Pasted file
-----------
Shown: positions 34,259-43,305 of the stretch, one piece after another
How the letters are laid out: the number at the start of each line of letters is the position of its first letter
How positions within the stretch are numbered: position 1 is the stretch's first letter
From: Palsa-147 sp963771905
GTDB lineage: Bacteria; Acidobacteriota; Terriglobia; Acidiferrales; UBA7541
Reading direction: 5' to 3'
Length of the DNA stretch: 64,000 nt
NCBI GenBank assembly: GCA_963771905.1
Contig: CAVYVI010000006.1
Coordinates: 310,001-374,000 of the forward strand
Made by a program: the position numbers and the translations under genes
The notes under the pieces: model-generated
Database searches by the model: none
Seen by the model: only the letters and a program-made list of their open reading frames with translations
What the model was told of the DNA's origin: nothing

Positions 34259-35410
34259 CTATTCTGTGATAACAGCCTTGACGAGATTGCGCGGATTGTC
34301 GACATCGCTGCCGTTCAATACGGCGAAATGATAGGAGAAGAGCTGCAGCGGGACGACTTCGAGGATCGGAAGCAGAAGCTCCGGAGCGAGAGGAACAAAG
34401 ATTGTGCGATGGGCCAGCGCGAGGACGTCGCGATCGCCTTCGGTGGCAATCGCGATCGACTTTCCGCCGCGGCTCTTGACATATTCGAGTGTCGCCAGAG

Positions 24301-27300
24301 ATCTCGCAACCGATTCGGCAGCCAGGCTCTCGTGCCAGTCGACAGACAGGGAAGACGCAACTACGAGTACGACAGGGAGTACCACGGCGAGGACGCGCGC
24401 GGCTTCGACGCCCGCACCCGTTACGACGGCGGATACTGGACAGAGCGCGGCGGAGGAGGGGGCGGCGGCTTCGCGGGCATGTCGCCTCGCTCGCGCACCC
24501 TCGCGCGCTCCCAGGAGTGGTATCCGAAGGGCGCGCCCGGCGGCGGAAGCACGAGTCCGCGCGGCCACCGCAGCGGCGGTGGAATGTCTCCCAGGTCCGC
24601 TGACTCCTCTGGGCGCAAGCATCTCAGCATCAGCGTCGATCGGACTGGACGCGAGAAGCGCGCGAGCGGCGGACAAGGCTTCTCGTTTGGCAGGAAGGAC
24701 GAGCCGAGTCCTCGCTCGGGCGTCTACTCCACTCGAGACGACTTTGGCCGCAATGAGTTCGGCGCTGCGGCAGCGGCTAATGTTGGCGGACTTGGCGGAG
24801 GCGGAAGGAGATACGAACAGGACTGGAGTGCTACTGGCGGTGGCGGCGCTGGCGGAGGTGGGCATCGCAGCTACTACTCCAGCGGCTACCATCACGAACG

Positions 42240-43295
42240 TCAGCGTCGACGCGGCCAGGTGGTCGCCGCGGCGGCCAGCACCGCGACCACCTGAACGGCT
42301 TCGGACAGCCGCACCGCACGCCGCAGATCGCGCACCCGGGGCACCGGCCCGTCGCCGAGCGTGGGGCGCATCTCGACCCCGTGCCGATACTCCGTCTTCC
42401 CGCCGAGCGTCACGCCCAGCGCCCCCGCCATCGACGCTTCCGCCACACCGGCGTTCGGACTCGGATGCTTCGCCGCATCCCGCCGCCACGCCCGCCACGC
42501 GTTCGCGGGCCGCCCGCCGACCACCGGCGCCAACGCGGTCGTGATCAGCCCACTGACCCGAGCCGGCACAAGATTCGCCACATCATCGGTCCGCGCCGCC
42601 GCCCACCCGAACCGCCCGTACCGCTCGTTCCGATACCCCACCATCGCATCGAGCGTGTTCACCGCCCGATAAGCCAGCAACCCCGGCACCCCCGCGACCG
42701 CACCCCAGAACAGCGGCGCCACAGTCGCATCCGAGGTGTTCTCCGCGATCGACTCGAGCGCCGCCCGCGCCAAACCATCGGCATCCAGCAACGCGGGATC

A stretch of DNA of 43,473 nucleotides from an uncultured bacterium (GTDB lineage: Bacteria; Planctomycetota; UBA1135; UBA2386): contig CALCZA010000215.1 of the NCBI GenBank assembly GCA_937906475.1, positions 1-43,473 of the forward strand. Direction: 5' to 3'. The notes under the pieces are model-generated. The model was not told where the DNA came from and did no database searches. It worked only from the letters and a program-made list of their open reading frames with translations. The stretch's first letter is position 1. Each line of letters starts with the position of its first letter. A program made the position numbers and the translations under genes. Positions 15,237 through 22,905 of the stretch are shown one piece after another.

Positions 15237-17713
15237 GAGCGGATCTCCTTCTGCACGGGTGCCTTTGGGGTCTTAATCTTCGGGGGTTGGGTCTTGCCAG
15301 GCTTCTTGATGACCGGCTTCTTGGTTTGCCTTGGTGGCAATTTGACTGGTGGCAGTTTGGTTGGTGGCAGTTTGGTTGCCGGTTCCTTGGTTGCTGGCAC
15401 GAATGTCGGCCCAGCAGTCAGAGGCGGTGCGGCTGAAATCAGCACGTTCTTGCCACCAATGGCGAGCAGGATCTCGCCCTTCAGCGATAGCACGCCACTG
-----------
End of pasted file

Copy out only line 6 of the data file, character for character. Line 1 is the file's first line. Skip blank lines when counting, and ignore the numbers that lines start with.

Reading direction: 5' to 3'